Gautier de Coinci’s Miracles de Nostre Dame

Links to online sources for Gautier’s magnum opus.

Gautier involved in book-making
Gautier involved in book-making

Recently I very much enjoyed Tony Hunt’s book on Gautier de Coinci‘s exuberant but meaningful use of punning rhymes, anaphora and other rhetorical tricks in the poems that make up his Miracles of Our Lady. These features were much derided by earlier commentators and the secular thrust of twentieth-century studies of medieval French literature led to the neglect of Gautier’s work and its exclusion from canons it ought to be in: for example, it is rarely listed among French narrative poems with interpolated lyrics set to music, probably, as Hunt alleges, because it’s not proper secular courtly literature (for my impatience with these categories, see my earlier post).

Despite the large bibliography on Arlima, Gautier’s work deserves to be even better studied not just by literary scholars but also by by musicologists, because he not only includes songs with notated music in many sources, but also uses musical as fact and metaphor centrally within several miracles. He also seems to have been a serious precursor to Guillaume de Machaut in terms of overseeing the collection of his work and taking an interest in ordering it and making books. This very interesting-looking collection of essays is awaiting me in a local non-borrowing library just as soon as I can get down there (I’m currently rather immobile while on crutches with a sports injury — the perils of sabbaticals!). But in aid of making the study of Gautier a little easier (given the huge source base), I’ve decided to write this post and try to get the manuscripts all together. I’ve used the listings in the editions by Koenig (text) and Chailley (music), a list on Musicologie Médiévale by Arturo Tello, and some additional general web searching. Musicologie Médiévale (which everyone who’s read this far down should join!) also has a link to Kathryn Duys’s list of manuscripts with the songs in them in a chapter in the essay collection just mentioned (log-in required). The beauty of a blog is that I can update it as my own work on Gautier progresses; and anyone reading this can send me updates and corrections too!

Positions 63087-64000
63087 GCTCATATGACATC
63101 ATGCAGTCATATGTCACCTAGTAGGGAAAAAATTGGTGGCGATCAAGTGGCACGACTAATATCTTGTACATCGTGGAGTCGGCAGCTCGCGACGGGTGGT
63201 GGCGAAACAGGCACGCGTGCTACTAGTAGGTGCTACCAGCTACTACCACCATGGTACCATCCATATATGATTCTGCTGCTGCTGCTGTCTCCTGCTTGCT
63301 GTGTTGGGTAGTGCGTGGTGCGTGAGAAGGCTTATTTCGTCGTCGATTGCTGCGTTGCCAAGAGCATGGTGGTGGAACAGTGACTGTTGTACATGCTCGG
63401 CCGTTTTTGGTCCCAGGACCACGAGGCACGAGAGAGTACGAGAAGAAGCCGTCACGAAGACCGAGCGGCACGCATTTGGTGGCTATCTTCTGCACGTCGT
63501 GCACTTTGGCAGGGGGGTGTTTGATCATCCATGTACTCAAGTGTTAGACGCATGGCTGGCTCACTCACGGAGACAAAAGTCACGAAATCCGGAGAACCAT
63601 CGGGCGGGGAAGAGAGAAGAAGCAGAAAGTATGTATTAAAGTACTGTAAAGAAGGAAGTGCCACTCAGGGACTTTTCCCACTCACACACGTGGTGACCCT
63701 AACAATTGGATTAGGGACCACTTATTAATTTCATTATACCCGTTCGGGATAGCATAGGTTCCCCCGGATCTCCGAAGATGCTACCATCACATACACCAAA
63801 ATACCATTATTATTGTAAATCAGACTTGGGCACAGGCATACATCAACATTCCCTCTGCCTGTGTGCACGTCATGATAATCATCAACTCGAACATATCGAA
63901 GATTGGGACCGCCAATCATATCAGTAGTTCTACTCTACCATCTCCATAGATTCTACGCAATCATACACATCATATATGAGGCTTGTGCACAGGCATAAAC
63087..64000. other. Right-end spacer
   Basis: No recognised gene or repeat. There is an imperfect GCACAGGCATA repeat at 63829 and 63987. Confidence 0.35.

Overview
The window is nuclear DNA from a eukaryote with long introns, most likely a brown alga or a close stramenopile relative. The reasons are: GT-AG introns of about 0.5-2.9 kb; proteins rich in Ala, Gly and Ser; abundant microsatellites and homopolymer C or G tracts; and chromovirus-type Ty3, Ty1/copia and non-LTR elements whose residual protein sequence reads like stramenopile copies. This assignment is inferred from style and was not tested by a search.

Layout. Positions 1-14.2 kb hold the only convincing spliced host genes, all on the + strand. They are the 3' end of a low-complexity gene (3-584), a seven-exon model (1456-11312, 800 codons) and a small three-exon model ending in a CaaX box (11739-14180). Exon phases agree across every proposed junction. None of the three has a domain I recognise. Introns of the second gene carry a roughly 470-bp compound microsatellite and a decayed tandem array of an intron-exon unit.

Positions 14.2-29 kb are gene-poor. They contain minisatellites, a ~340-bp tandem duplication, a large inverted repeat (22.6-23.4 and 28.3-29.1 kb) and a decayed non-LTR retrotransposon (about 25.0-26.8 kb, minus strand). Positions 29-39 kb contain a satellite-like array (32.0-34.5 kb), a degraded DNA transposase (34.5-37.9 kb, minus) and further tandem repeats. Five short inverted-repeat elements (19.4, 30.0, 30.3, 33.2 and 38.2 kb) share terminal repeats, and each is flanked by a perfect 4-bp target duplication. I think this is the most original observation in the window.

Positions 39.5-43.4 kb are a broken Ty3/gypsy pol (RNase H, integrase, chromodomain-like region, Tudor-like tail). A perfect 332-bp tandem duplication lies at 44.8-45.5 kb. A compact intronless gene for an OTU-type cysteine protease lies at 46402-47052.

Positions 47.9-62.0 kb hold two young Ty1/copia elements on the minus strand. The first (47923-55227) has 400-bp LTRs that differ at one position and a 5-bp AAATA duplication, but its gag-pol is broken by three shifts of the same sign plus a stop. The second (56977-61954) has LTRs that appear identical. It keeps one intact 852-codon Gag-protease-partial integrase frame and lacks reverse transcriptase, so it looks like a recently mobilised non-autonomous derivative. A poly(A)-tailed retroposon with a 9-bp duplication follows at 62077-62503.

Luckily, many of the MSS are online now, some in old black-and-white microfilm uploads, but others in newly done digital colour images. The manuscripts listed below are colour-coded into those that have musical notation, space for musical notation that was never entered, the songs’ verbal texts only or lack the songs entirely. I’ve added a ball-park century dating from Duys. Arlima’s good listing of primary and secondary sources only has links through the libraries’ home pages and/or to Arlima’s own manuscript inventories, not to images themselves. They’re a bit hard to aggregate on Gallica because of variant spellings of Coinci, Coincy, Coinsi, Coinsy, Courci…(*sighs deep medievalist sigh*) so here’s a list with links where they exist. Please submit corrections, questions, and updates via the comment box below!

A — Blois, bibl. mun.34. 13thC; no musical notation. Some images. (VI)

B — Brussels, Bibl. roy. 10747. 13thC; has musical notation. DIAMM description. Link to complete colour images online. (V)

C — GB-Lbl Harley 4401. 13thC; has musical notation. BL listing and some images. (XI)

D — F-Pa 3517-3518. 13thC; has musical notation. DIAMM description. Link to complete colour images here (vol. 1) and here (vol. 2). (IV)

E — F-Pn fr. 817. 15thC; no musical notation. There were black-and-white microfilm images but these now give ‘access denied’ message (if you can get the document, let me know!). (XVII)

F — F-Pn fr. 986. 13thC; has musical notation.Black-and-white microfilm images. (XIII)

G — F-Pn fr. 1530. 13thC; has musical notation. Black-and-white microfilm images. (VIII)

H — F-Pn fr. 1533. 13thC; musical notation envisaged but not completed. Black-and-white microfilm images. (IX)

I — F-Pn fr. 1536. 13thC; has musical notation. DIAMM description. Black-and-white microfilm images. (X)

K — F-Pn fr. 1613. 13thC; no musical notation. No images. Duys excludes this MS from a list of Gautier’s songs, since she notes that the song is not by Gautier. It is, however, listed in Koenig’s text edition of the Miracles.

L — F-Pn fr. 22928. 14thC; has musical notation. Colour images. (II)

M — F-Pn fr. 2163. 13thC; has musical notation. Black-and-white microfilm images. (XVI)

N — F-Pn fr. 25532. 13thC; has musical notation. DIAMM description. Black-and-white microfilm images. (III)

O — I-Rvat pal. lat. 1969. 14thC; musical notation envisaged but not completed. No images. (VII)

R — Russia, St. Petersburg, Fr. F. v XIV9. 14thC; has musical notation. DIAMM description. No images.